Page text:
Photos by Steve Helber/AP. That's Goins on the left. Photos by Steve Helber/AP. That’s Goins on the left.

All I do anymore is blog about James Madison University athletics, so I can hardly avoid the news that forward Ray Goins — the same guy who screamed out that LeBron quote during a postgame interview — was engaged in a death-match checkers rivalry with his girlfriend — JMU point guard Tarik Hislop — and that when he beat her in Game 7 of a recent series he retired from the game and promised never to play her again in his natural-born life.

See, Hislop told one version of the tale to the local paper.

Really, any sort of losing turns Hislop grumpy, even checkers with her boyfriend, Rayshawn Goins,” Matthew Stoss reported.

“The last time we played, he beat me, so he won’t play me again,” Hislop told Stoss. “But I beat him like seven times straight before that.”

Sweet story. But possibly false. Call in the fact-checkers.

“That wasn’t a true story,” Goins told Mark Selig on the Dukes of JMU Modcast. “We play checkers and I was destroying her. I was destroying her in checkers. She couldn’t win a game. Who knows, it was unbelievable, I won so many straight. And she did a lot of practicing on the low. We wasn’t playing for a while, some weeks, so she did a lot of practicing.

“When I actually played her again, she was excited to play me, and I was wondering why, because she always lost,” he continued. “But she did tremendous practicing, and she focused a lot. She was locked in. So I actually played her a couple games, and I’m like yo? Me being cocky, knowing that I can beat her, I wasn’t really thinking about my moves that I should have made. I wasn’t locked in, you know what I mean? I kind of took it for granted, so she beat me a couple games. I’m like man, why? You ain’t gonna keep beating me.

“So we actually played a number of games, and she won some, I won some,” Goins went on. “But Game 7, I won. The last game — Game 7. No one ever remembers Game 6 or Game 5. All that matters is the champion. Kobe, Michael Jordan, the greats, I put myself in that category when it came to checkers with her, and I actually beat her the last game….[So] I retired man. I retired the champ. Enough said. And I’m never gonna play her again. We’re gonna take that to our grave. And she understands that. And she hates it….The biggest thing is that I’m the champ. I won Game 7. Michael Jordan. And I told her I was gonna get that cleared up, too, because I feel like she threw me under the bus and she didn’t give the true story.”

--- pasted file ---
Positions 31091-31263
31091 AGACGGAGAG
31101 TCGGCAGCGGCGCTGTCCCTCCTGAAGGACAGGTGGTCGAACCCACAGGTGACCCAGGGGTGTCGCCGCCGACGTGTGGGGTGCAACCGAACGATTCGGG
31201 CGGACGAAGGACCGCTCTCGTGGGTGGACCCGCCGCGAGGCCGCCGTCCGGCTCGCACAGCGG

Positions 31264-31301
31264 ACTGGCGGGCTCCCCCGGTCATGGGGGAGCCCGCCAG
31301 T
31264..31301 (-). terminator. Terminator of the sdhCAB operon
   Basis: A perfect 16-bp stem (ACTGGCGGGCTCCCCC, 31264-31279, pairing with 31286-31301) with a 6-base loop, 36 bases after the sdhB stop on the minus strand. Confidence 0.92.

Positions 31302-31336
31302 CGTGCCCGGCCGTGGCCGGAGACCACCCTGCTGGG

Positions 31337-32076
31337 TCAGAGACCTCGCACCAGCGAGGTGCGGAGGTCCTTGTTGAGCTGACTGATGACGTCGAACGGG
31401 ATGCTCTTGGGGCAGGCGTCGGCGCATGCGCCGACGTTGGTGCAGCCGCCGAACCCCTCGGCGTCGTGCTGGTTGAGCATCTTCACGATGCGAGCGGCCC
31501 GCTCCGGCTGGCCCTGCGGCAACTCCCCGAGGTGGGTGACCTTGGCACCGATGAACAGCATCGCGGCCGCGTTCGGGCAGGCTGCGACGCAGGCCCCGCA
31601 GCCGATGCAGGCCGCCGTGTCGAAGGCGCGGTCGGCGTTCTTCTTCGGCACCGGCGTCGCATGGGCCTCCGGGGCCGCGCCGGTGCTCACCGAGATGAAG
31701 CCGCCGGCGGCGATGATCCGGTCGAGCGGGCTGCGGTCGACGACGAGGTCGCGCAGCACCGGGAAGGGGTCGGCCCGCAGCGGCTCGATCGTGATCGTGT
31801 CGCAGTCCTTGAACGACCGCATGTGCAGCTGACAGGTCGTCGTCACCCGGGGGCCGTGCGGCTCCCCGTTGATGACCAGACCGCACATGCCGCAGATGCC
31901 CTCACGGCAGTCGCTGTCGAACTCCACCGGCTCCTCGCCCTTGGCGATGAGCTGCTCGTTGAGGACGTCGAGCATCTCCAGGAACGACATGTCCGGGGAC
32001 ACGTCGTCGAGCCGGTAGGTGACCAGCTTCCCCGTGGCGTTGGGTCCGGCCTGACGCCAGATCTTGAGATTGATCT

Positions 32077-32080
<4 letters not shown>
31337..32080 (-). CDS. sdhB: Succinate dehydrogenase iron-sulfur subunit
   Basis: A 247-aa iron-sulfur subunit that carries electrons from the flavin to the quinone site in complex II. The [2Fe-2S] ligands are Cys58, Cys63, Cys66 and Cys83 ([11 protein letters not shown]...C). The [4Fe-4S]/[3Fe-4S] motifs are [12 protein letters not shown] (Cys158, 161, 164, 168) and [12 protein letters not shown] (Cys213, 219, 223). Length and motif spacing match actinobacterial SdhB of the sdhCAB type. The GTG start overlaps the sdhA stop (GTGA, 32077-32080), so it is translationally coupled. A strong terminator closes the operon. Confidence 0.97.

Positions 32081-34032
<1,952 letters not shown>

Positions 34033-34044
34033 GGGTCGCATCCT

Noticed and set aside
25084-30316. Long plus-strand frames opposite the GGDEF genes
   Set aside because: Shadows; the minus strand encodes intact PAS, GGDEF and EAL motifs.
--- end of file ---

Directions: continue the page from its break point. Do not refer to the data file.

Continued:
That is the longest story about a relationship checkers rivalry I’ve ever heard. Now, for the longest story about why a collegiate athlete refused to start an Instagram account that I’ve ever heard. This happened after Goins told Selig that bus trips are mostly filled with players staring at Instagram on their phones.

“Me personally, I don’t have an Instagram, and that has a lot to do with me in the classroom,” Goins said. “I just feel like Instagram wasn’t the best thing for me at this moment, by me being in a position to graduate in May. And I know how I would be in class, I would just be in class just strolling all day, not listening to nothing the teacher says. So I told myself that after I get this degree, I’m gonna get me an Instagram, but I had to definitely discipline myself. As much as I see them on Instagram, it’s like an all non-stop  type of thing. Three in the morning, you wake up in the morning to use the bathroom, you’re strolling in on Instagram to see what you’re missing out on.

“So I just told myself I didn’t want to be in that position,” Goins said. “I told y’all I didn’t have a Twitter because it’s taking up a lot of time in your life. Right now, a lot of people are doing the least amount of activity because of technology. So I told myself that I wasn’t going to get a Twitter for a long time. I got one, and when I first got a Twitter I was addicted. I thought I was missing out on everything when I wasn’t  tweeting or wasn’t strolling. So I actually don’t have an Instagram. Most of my whole team does.”

You will likely hear more about Goins in coming days — about his tough upbringing, multiple schools, former 300-pound frame, season-long 2012 injury and so on. Goins plays at 6-foot-6, and said he would be “a problem child” in professional basketball if he were just two inches taller. Selig previously published a lengthy look at Goins’s path to Harrisonburg. And the pair also talked about his background before the checkers and the Instagram stuff.

I was one of them bad kids,” the forward said. “No one really could tell me anything coming from a school standpoint. I was one of those students that the teachers would tell me I would be dead or in jail. All the time I just sit back and laugh man just because. I came a long way. I came from nothing. This is a blessing from God, man. I just want to make the most of it….I had to go the hard way. I went the JUCO route. It’s a jungle man, a lot of kids don’t make it out, and fortunately I made it out…. Coming from where I came from, I went against the odds. I made it out. Because it’s tough back at home. And it’s nothing good coming out of Cleveland.”